Other more formidable competitors are farther away: North Carolina, South Carolina and Georgia. They vie with Ohio because they have more undeveloped land, are in the Sun Belt and a have a cheaper work force image, Patt-McDaniel said.

But Ohio boasts drawing cards, too: a higher-skilled work force with a better work ethic, she said.

Fresh water, plentiful in Ohio and more scarce in the Sun Belt, will become a bigger factor in economic development over the next 50 years, Patt-McDaniel said.

Ohio business tax rates ‘much better’

The reason Ohio is having a struggle now is not only from the 2008 collapse sponsored by cheap labor conservatives like Kasich but also because those same cheap labor conservatives did a number during their 16 years in charge of Ohio. Governors George Voinovich (1991-1998)and Robert Taft (1999-2007) molded the state with plenty of “pro-business” policy. Current Governor Strickland hasn’t had much time to do anything different aside from stopping the final part of a 21% income tax cut from going into effect to try and lessen the pain of an $800 billion dollar budget shortfall.

It isn’t unusual for a cheap labor conservative to have selective memory. Tuesday night President Obama arrived in Columbus for a campaign event for Ted Strickland and of course the Columbus Dispatch had to have a comment from Kasich:

Asked today about the president’s visit, Kasich wasn’t impressed.

“Obama’s a fine man, but his economic policies are flat-out not working,” he said. “I would love to talk with him about the power of free markets and free enterprise and lower taxes on work and lower taxes on investment and risk-taking.”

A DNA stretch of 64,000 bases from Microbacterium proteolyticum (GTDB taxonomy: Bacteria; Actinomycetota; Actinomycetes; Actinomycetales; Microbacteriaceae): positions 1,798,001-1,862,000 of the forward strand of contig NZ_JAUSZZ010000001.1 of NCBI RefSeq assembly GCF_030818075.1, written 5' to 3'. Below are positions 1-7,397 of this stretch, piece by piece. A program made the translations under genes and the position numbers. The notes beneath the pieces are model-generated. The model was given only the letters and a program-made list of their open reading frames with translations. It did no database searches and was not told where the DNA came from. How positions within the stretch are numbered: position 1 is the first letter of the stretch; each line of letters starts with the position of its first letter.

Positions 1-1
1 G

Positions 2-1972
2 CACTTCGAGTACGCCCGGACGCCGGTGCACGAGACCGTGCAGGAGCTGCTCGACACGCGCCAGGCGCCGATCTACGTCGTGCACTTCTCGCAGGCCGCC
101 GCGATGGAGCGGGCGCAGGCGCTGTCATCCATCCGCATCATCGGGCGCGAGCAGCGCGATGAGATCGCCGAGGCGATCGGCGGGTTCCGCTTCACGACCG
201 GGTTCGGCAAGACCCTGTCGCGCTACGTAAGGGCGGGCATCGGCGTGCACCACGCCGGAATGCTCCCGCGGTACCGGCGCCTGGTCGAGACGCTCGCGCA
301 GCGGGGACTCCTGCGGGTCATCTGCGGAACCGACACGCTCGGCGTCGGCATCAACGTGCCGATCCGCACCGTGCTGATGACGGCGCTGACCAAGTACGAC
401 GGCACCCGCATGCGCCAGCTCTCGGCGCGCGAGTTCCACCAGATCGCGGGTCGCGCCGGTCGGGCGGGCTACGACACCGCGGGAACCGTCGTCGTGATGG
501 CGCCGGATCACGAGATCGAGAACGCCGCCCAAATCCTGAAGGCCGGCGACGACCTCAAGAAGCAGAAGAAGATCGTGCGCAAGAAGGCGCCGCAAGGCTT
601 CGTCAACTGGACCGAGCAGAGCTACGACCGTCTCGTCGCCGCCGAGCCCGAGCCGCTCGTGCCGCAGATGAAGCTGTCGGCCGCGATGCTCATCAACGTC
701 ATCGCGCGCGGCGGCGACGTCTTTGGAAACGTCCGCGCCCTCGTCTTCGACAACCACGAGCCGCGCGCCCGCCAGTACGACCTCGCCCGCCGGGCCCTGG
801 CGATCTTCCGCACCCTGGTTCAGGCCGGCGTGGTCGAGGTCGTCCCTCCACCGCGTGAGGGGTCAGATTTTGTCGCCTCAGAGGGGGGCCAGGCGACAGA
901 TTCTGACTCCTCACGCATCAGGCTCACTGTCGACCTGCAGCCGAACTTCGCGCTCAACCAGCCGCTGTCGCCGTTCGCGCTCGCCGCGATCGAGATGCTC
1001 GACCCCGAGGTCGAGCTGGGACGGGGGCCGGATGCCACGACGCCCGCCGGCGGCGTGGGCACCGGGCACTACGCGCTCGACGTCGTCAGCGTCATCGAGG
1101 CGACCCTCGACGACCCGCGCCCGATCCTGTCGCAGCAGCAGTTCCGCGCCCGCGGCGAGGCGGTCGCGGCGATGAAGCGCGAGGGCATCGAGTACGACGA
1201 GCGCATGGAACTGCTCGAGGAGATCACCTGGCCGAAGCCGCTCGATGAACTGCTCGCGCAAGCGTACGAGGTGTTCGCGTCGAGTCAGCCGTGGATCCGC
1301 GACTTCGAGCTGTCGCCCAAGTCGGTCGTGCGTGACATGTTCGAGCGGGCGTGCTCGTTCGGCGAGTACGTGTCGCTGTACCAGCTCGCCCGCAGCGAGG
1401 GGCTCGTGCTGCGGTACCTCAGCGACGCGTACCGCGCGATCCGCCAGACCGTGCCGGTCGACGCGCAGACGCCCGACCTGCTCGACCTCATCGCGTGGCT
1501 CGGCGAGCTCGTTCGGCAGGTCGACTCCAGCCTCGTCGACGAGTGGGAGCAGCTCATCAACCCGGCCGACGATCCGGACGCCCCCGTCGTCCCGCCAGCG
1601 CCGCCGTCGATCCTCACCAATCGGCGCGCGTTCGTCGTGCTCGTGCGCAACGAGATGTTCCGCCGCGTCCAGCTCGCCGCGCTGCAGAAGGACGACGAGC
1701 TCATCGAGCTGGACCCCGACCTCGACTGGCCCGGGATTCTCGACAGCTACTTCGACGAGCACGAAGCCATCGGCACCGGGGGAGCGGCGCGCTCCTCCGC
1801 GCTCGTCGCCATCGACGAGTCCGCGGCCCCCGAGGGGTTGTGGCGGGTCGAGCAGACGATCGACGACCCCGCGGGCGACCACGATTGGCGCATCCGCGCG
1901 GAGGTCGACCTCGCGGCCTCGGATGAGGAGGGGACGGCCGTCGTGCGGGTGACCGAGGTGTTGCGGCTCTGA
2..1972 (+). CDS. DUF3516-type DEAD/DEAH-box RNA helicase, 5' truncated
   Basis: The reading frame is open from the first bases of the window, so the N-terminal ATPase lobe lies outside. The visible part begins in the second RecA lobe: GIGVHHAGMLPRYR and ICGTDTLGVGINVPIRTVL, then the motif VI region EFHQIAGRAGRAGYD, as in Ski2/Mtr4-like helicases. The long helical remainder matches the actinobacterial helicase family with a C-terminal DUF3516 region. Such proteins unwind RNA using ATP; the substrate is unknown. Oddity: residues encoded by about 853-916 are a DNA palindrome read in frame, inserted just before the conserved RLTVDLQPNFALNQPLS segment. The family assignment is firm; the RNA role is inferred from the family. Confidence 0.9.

Obama arrives in Columbus

I wonder if the phrase “squeezing blood from a turnip” means anything to a cheap labor conservative like John Kasich.


The Columbus Dispatch had some further comments on Kasich’s “JobsOhio” that I had missed myself when thinking about it. Such a non-profit private entity would be in a very gray area when it comes to public records. I’m sure John Kasich best fantasy is giving tax dollars to his business buddies and no one knowing the details until years later when the law suits finish in the courts and he is back working for Wall Street or in the US Senate (or both).

Advocates of government transparency might have shuddered at John Kasich’s proposal to put the Ohio Department of Development out of business by privatizing its duties and handing them to a government-funded nonprofit.

The plan of the Republican gubernatorial candidate to create an entity known as JobsOhio raises questions about ongoing access to state records and financial information that now are a matter of public record.

A nonprofit organization performing a public purpose with a funding hybrid of tax dollars and private donations is a much tougher and murkier creature to explore when it comes to obtaining records under state law.

Kasich nonprofit plan risk to transparency?